There’s no denying that printed media can be a powerful tool for promoting and marketing your business. Business cards allow you to make a good impression on potential contacts in the business world, while brochure printing enables you to grab prospective customers’ attention. Leaflets and flyers are a great way to convey your core USPs and brochure printing is an unbeatable format for explaining your business in-depth. However, there’s one thing that you have to get absolutely right if you want to make a real impact with any form of printed media: the font. It might seem strange, but your choice of font can make or break your printed marketing campaign. Hence the creation of an entire field of study: ‘Typography’. Typography is the art and technique of arranging type to make written language legible, readable, and appealing when displayed across varying formats and mediums from print to digital.
According to the ‘Design School’ section of the Canva website: Font Design, the font you choose for a piece of media helps to create that “first impression that people gauge and judge the rest of the design by – so your font choice needs to be purposeful and appropriate.”
But how can you choose the perfect font for your business’s printed media? There are three simple factors that you need to consider.
Each font has its own character and projects a different mood or vibe. Some fonts are friendly and approachable, while others are serious and respectable. Some are stylised and evoke an air of glamorous sophistication, while others are just plain fun. Think about your brand identity and the kind of mood you want to create and choose a font whose personality matches that of your brand.
For example, if you run a legal firm, you should probably choose a sturdy, classic, dignified font, like ‘Times New Roman’ or ‘Bookman’. If you’re running a nightclub or other high-energy business, you might like to choose something with a little more pizazz, such as ‘AR Bonnie’. If you run a small business designed to meet the needs of ordinary, local people (such as a corner shop or barber), you’re better off with a simple, likeable font such as ‘Calibri’ for your print media.
It’s important to choose a font that will be legible when you use it on printed media such as printed brochures or leaflets. Some fonts are perfectly legible when they are printed in a large font-size, but are too elaborate to be read when printed in a more normal size. For example the font ‘Excalibur’ is incredibly complex and looks great when used for just one or two words (as might be the case on a business card or the main title of your brochure), because it can be printed in a reasonably large size. However, if it is shrunk down to normal textual size, it becomes very hard to read. Ergo, it can’t be used for blocks of text. Choose a font that will be readable at the size you intend to print it.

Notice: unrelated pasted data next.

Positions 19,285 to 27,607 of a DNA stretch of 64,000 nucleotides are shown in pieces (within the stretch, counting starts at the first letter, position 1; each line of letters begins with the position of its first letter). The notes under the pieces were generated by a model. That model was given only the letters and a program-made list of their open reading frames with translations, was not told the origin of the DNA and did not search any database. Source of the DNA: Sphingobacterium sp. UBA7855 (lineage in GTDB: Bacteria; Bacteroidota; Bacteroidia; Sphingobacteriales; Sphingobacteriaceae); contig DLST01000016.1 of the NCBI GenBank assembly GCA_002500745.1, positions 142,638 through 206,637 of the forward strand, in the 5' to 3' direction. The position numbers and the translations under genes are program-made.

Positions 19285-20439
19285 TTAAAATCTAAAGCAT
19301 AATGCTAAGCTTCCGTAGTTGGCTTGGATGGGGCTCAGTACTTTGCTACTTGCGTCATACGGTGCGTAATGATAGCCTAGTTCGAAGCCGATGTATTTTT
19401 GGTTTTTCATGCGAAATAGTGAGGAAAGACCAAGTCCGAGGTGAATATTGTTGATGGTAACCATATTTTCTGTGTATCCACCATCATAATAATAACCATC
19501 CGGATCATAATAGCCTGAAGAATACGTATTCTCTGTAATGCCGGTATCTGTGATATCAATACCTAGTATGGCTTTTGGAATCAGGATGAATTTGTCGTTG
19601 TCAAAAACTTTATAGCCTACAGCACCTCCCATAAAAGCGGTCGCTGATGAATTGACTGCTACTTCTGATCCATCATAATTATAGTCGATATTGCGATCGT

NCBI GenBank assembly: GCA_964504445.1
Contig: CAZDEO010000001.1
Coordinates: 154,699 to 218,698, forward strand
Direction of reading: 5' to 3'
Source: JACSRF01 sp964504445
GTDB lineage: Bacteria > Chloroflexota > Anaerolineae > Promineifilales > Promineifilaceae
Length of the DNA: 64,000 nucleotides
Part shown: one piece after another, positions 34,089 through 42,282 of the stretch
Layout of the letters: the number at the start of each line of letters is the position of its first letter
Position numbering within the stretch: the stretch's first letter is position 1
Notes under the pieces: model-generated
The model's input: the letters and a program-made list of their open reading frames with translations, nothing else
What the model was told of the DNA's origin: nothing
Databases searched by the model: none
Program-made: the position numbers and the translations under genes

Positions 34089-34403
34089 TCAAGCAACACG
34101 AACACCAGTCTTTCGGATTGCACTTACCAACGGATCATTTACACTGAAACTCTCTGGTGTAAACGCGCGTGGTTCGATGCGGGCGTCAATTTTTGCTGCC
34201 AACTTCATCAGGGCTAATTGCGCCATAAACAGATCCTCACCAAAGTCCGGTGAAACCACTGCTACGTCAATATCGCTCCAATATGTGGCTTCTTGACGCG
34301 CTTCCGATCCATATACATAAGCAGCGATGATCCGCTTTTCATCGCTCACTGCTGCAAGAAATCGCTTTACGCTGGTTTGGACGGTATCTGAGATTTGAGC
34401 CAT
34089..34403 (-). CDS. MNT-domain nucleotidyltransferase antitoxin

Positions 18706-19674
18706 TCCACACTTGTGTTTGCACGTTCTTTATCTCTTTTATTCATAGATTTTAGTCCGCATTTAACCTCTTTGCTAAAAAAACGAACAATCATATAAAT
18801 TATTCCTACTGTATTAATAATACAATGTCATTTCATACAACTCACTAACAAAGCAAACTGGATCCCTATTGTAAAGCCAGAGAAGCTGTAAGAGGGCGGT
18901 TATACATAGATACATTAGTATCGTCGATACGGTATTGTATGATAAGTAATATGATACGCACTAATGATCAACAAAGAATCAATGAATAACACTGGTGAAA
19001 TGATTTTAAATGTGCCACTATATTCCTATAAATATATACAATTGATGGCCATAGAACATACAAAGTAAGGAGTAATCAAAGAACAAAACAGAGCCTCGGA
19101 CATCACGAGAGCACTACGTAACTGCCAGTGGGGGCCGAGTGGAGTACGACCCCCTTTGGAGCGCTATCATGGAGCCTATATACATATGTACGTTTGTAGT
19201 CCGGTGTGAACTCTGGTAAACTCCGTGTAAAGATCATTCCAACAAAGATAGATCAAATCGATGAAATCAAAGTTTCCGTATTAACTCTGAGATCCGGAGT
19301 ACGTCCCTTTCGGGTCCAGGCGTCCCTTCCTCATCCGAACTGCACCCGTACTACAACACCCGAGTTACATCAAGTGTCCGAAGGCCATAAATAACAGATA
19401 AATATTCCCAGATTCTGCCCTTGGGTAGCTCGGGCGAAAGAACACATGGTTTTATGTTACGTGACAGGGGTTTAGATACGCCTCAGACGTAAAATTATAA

It’s imperative that you consider the size of your font during the graphic design phase because the size of font needs to drastically change from one medium to the next. For example the font on a poster or billboard needs to be particularly large, because it will need to be read from a distance and needs to convey its marketing message quickly and easily as it’s targeting prospective customers through footfall passing traffic. Whilst on the other hand its unnecessary to have such large font on the likes of a website *(unless the site is targeted to a niche segment i.e. the elderly) or newspaper, because people are studying the medium for a longer period of time and up close. So ensure that you adapt your font accordingly to meet the requirements of the marketing medium and target audience.
Any font you use should work well with other aspects of your printed media’s graphic design. If you have a leaflet or brochure with a sophisticated, old-fashioned design, you shouldn’t use a futuristic font like ‘Bolts’ on it, for example. Always consider your overall graphic design when choosing a font type.
5. Where to Find Fonts
Figuring out how to effectively use the correct fonts in your marketing is a learning process and is usually only mastered through trial and error. If you’re looking to embark on a creative adventure and test varying fonts have a look at these fantastic resources: google fonts, font squirrel , 1001 fonts, Dafont and fonts.com. Keep in mind that typography and fonts have specific licences regarding their copyright similar to stock photography so ensure that you double check its usage rights before implementing the font into your marketing materials.
Ready to start? Just before you do it might be worth checking out one of our previous articles: Branding Your Business with Printed Marketing Materials
We offer cheap printing for a huge array of paper-based marketing material here at PrintUK.com and we can accommodate almost any choice of font with our integrated design templates on our website. Check out our range of popular products at PrintUK.com today, if you can’t find what you’re looking for please get in touch and a member of the team will be more than happy to help.